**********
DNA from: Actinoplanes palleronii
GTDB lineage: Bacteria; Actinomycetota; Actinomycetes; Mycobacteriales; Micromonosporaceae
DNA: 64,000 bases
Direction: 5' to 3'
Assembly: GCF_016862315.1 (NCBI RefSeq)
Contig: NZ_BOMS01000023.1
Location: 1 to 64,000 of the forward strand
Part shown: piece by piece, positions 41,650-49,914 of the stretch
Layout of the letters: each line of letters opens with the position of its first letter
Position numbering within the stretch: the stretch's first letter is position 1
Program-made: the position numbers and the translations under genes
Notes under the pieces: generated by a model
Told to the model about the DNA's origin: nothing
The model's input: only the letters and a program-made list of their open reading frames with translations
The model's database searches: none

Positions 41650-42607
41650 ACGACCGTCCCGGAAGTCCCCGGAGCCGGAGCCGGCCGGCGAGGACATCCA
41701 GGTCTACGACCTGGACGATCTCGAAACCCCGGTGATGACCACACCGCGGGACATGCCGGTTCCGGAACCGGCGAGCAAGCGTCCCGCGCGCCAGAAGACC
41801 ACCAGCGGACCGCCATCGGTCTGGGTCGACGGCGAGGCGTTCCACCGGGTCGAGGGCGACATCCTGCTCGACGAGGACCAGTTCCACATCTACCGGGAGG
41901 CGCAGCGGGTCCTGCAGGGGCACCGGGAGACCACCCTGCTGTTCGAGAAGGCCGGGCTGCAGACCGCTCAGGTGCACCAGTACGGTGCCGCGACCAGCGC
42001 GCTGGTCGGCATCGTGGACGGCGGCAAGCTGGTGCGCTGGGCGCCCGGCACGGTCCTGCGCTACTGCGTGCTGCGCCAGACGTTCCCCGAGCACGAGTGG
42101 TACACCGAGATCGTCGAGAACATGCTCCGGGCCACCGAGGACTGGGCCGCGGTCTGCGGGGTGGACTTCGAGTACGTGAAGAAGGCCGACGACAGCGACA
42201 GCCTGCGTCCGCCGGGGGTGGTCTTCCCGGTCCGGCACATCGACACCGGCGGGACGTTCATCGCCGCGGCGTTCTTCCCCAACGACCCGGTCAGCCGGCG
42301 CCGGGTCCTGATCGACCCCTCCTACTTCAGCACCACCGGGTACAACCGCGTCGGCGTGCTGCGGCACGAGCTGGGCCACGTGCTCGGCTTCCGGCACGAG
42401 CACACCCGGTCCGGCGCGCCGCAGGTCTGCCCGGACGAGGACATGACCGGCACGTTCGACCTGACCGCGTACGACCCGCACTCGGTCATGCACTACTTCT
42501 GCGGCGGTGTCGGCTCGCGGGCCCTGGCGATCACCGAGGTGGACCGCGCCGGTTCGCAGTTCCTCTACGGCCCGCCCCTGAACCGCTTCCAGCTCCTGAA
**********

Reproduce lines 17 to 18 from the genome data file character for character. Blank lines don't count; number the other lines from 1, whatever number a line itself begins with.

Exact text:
41650 ACGACCGTCCCGGAAGTCCCCGGAGCCGGAGCCGGCCGGCGAGGACATCCA
41701 GGTCTACGACCTGGACGATCTCGAAACCCCGGTGATGACCACACCGCGGGACATGCCGGTTCCGGAACCGGCGAGCAAGCGTCCCGCGCGCCAGAAGACC